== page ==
Born in 1937, in British India’s Surat, Ratan Tata began his career with Tata Group in 1961 after passing out from Harvard Business School. In 1991, he succeeded J R D Tata as the Chairman of Tata Group.
Ratan Tata (centre) at the South Carolina Automotive Summit earlier this year, where Clemson University conferred him with Doctorate of Automotive Engineering
It was Ratan Tata’s vision that transformed India centric Tata Group to a globally recognized business group. Some of the major takeovers which took place under his tenure are – Tata Tea acquired UK’s Tetley Tea, Tata Motors acquired Jaguar Land Rover, and Tata Steel acquired Corus. Ratan Tata retired from his post of Chairman, Tata Group in December 2012, handing the reigns over to Cyrus P Mistry. Today, Tata Group is a $120 billion conglomerate with over $5.31 billion in annual profit.
Over the years, Ratan Tata has been honoured with numerous awards from many countries across the globe. The latest award to join the list of his already huge list of awards will be the Automotive Hall of Fame award. This one will be conferred to him in Detroit on 23rd July at the 2015 Induction & Awards Gala Ceremony.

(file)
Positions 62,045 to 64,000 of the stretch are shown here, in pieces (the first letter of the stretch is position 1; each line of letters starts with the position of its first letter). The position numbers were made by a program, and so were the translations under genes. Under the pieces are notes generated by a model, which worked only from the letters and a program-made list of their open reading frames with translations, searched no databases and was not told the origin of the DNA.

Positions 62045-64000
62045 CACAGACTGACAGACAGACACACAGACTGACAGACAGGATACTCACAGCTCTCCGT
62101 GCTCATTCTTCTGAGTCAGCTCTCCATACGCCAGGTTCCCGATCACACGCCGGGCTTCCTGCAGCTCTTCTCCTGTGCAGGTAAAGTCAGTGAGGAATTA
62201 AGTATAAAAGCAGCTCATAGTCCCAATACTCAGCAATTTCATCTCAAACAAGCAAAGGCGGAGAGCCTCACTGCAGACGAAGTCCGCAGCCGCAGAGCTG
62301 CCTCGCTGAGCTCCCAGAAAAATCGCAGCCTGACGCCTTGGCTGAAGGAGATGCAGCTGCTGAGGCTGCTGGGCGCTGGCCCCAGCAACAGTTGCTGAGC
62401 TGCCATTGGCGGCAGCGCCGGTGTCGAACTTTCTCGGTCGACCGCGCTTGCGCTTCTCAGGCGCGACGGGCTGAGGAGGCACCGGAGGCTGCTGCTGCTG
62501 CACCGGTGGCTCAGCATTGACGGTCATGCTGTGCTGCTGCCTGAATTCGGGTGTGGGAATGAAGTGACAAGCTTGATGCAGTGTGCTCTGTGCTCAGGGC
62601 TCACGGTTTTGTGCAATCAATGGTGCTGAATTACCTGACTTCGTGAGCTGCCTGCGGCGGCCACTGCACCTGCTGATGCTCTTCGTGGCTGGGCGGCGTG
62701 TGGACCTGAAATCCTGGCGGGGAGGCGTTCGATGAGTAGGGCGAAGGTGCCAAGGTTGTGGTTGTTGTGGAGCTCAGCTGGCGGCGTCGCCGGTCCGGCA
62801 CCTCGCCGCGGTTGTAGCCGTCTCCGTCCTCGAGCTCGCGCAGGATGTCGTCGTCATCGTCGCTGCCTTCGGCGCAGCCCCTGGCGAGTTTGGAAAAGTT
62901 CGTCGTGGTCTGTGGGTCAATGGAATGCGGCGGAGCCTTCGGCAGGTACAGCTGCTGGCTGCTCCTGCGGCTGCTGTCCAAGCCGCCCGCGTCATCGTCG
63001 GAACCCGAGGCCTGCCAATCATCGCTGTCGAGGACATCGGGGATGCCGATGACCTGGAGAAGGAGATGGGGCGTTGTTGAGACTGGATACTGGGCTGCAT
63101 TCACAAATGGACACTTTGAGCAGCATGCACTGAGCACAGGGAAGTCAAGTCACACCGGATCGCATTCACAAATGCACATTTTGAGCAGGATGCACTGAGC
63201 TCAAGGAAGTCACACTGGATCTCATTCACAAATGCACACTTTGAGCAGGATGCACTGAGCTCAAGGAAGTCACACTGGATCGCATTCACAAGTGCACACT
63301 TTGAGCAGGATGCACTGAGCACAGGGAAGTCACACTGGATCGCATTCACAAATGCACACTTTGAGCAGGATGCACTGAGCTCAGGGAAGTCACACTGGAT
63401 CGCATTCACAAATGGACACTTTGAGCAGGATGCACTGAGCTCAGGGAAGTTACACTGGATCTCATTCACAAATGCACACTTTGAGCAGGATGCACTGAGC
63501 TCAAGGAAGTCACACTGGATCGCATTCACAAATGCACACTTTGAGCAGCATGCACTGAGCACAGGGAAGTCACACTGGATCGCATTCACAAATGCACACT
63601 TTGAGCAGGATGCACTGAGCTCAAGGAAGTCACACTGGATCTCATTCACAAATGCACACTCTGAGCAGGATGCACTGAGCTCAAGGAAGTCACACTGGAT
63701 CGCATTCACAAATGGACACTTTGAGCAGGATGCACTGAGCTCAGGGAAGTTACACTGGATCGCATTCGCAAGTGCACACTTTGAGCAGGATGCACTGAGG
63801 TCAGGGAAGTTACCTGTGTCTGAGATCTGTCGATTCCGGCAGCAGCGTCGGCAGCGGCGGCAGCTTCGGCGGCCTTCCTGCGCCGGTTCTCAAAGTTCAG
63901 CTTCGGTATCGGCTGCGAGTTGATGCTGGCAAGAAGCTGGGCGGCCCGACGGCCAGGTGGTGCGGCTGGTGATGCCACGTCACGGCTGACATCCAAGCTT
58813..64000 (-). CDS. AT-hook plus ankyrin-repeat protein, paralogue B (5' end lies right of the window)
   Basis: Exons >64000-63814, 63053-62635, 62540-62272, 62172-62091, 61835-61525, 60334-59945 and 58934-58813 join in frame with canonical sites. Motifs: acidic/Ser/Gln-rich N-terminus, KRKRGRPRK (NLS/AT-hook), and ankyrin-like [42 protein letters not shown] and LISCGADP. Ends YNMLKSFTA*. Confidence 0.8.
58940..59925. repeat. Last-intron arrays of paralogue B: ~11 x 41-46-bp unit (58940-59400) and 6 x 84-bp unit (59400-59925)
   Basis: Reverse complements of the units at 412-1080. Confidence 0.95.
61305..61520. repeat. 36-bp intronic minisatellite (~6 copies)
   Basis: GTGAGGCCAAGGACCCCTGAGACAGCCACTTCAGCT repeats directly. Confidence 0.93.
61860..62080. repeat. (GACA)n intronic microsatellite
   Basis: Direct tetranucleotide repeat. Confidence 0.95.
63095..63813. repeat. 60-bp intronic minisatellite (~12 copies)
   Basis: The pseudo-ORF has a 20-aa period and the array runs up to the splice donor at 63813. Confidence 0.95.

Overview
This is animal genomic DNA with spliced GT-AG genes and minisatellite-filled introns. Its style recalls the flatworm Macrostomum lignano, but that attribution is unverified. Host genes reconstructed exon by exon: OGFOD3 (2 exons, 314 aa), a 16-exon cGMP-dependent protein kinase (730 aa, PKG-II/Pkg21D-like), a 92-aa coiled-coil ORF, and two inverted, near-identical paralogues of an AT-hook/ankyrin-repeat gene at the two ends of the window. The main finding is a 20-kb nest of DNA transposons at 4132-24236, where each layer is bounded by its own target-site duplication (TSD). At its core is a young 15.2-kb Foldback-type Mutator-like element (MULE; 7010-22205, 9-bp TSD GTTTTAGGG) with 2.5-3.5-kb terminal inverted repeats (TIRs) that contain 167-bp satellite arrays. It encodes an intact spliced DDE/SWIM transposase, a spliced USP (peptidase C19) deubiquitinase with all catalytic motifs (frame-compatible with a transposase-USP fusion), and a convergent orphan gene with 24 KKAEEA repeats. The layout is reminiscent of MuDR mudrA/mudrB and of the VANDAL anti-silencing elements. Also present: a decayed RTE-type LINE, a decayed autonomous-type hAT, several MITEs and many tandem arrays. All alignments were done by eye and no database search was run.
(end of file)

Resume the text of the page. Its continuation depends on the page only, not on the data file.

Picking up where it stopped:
Mr Tata has been inducted because he “returned Jaguar and Range Rover to eminent status and profitability, preserving the auto industry in the United Kingdom.” He is one of the four people who will be inducted into the Automotive Hall of Fame this year. The other three personalities include –
1) Luca di Montezemolo – Former Ferrari boss for “restoring the luster of the marque, returning Scuderia Ferrari to international racing prominence, while building the brand into a global powerhouse.” He has dedicated his award to Michael Schumacher.
2) Roger Penske – Founder and Chairman, Penske Corporation, a leading international transportation services company, who also built Team Penske Racing into one of the most successful automotive sports teams in history, winning 15 Indianapolis 500 championships.
3) Elwood Haynes – (1857-1925) test drove his first car in 1894 in Kokomo, Indiana, two years before Henry Ford’s Quadricycle and less than a year after Charles Duryea’s Motorized Wagon; co-founder of the Haynes-Apperson Automobile Company (1898-1925), which produced Haynes-Apperson automobiles until 1905, followed by Haynes automobiles through 1925.